New Delhi, July 30: Marketing professional Sapna Arora’s (name changed on request) days are a hectic rush around Delhi. But wherever the 31-year-old goes, she never forgets her .32 revolver.
“Delhi has become very unsafe for women. Because of my job, I often return home late; so I applied for a gun licence last year and bought the gun. Earlier, I used to carry pepper spray but that’s not a strong enough deterrent,” she said. “The revolver makes me feel safe.”
Sapna, who has received the routine weapons-handling training the police impart to new licence holders, says she wouldn’t balk at pulling the trigger if the need arose.
She isn’t alone. There has been “a new trend” of working women in Delhi applying for gun licences in the past couple of years, a senior police officer said.
“Earlier, some women would ‘inherit’ gun licences by applying to have their deceased fathers’ licences transferred to them. But of late, women applicants have been citing self-defence,” said M.K. Tiwari, additional commissioner (licensing department),
Sharmila Singh, a senior media professional, too plans to apply for a firearms licence.
“Since I’m outdoors most of the time and return late at night, I carry a knife and a pepper spray in my handbag. But that’s not enough if four or five people surround you on a lonely stretch at night,” she said.
“I think firearms have become a necessity for working women considering the rise in crime against women in the capital.”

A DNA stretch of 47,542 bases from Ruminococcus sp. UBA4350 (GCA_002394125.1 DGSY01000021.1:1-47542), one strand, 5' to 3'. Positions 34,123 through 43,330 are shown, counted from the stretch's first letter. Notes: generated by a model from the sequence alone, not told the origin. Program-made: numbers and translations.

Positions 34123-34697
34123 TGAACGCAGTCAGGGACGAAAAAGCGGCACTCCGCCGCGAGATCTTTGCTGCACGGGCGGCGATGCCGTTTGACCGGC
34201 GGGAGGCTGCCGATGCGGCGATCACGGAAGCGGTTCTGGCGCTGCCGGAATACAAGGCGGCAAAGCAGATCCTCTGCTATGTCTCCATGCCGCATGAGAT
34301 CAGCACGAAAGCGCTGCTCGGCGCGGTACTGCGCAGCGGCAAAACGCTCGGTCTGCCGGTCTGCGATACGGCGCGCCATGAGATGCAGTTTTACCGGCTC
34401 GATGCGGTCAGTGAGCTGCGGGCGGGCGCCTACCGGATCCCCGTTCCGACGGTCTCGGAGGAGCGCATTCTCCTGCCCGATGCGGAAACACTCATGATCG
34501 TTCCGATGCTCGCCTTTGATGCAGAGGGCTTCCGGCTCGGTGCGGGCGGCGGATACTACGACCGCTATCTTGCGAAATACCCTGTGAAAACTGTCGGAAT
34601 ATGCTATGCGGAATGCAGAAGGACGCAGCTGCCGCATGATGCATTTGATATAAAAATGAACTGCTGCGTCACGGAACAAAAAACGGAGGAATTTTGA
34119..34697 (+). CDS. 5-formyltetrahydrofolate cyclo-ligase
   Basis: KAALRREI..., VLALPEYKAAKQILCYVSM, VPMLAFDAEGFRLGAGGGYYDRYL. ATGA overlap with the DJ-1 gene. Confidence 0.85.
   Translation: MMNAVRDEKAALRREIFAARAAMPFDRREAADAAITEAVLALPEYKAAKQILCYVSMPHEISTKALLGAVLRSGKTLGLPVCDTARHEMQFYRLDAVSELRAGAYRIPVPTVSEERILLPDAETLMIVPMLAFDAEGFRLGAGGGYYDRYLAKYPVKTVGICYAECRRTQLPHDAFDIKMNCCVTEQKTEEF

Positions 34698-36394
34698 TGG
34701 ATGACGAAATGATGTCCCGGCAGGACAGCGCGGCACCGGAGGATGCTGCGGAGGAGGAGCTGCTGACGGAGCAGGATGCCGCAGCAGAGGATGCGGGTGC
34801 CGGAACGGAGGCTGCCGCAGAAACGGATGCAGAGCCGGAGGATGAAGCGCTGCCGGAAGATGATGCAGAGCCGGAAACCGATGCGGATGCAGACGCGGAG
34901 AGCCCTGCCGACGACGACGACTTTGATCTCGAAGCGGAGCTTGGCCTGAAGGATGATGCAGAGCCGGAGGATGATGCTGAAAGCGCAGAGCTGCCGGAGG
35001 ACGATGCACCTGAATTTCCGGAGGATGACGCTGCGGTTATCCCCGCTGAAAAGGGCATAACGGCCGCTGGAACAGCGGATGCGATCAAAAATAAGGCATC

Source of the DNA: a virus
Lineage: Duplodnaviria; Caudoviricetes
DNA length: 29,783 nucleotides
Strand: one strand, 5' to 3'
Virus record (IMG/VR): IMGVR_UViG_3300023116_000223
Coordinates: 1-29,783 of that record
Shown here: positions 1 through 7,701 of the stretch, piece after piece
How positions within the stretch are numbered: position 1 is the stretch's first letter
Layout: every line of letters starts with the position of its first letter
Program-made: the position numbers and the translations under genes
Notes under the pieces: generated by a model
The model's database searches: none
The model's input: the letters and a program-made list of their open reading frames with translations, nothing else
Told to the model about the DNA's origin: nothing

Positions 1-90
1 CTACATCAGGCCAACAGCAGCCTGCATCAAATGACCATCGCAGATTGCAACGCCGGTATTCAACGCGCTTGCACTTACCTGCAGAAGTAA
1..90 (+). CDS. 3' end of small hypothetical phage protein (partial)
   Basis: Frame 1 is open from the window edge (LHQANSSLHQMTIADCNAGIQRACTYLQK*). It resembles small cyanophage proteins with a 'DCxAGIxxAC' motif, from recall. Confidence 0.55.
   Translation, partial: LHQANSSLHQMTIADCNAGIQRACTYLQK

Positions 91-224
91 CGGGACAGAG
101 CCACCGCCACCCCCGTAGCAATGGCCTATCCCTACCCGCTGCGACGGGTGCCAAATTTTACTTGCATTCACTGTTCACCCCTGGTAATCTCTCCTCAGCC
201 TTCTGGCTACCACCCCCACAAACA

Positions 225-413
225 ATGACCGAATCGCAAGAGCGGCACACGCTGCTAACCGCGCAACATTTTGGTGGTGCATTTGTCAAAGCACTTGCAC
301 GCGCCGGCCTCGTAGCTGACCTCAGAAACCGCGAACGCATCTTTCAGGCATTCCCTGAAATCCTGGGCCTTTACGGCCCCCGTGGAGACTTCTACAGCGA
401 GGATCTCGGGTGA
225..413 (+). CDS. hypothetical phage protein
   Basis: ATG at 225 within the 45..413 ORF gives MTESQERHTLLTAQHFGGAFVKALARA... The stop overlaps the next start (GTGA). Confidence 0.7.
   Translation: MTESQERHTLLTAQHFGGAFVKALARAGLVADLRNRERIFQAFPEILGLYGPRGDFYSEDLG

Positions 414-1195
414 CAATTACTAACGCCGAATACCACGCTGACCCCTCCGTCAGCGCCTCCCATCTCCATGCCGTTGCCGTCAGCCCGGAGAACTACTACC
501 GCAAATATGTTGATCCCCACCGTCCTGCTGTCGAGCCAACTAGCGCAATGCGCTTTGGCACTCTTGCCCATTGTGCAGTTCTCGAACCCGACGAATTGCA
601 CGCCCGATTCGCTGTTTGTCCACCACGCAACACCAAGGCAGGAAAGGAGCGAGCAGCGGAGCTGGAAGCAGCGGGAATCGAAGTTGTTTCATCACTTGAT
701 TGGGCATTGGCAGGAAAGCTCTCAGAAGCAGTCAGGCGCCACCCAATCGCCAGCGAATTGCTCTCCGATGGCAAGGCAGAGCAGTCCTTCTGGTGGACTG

Tiwari, though, admits that the number of women who receive gun licences isn’t high considering the number that applies. (See chart)
“We have rejected many women’s applications because they failed to justify the threat perception they claimed,” he said.
The Delhi police say that 20-25 per cent of the 200-300 gun-licence applications they receive a month on the ground of personal safety come from women. This means just 2-3 per cent of these women applicants are successful.
An officer said the police consider several points: whether she lives alone, returns home alone at night, has been harassed or accosted by men, and lives in a crime-prone area.
Sarita Agarwal, a north Delhi teacher who quit her job to look after her elderly in-laws after her husband was transferred to Bangalore in 2010, described how she was denied a gun licence.
“I applied for one after a rise in burglaries and robberies in my neighbourhood. But the police said there was no threat to me as so many people lived in the locality. I suppose they would accept I faced a threat only if criminals barged into my home and killed us all.”
She added: “A friend later told me that you need to be well-connected to get a gun licence easily.”
A senior officer who wouldn’t be quoted corroborated this, saying that if an applicant can get a recommendation from a politician, bureaucrat or senior police officer, he gets preference “even if he doesn’t fit the criteria”.
“The gun culture in northwest India makes a gun licence a status symbol for many men,” he said, suggesting trigger-happy men can often get a licence more easily than a working woman genuinely fearful of her safety.
He cited an example eerily similar to the Jessica Lal murder: “Last year, a man shot in the air after he was served cold food at an upscale restaurant.”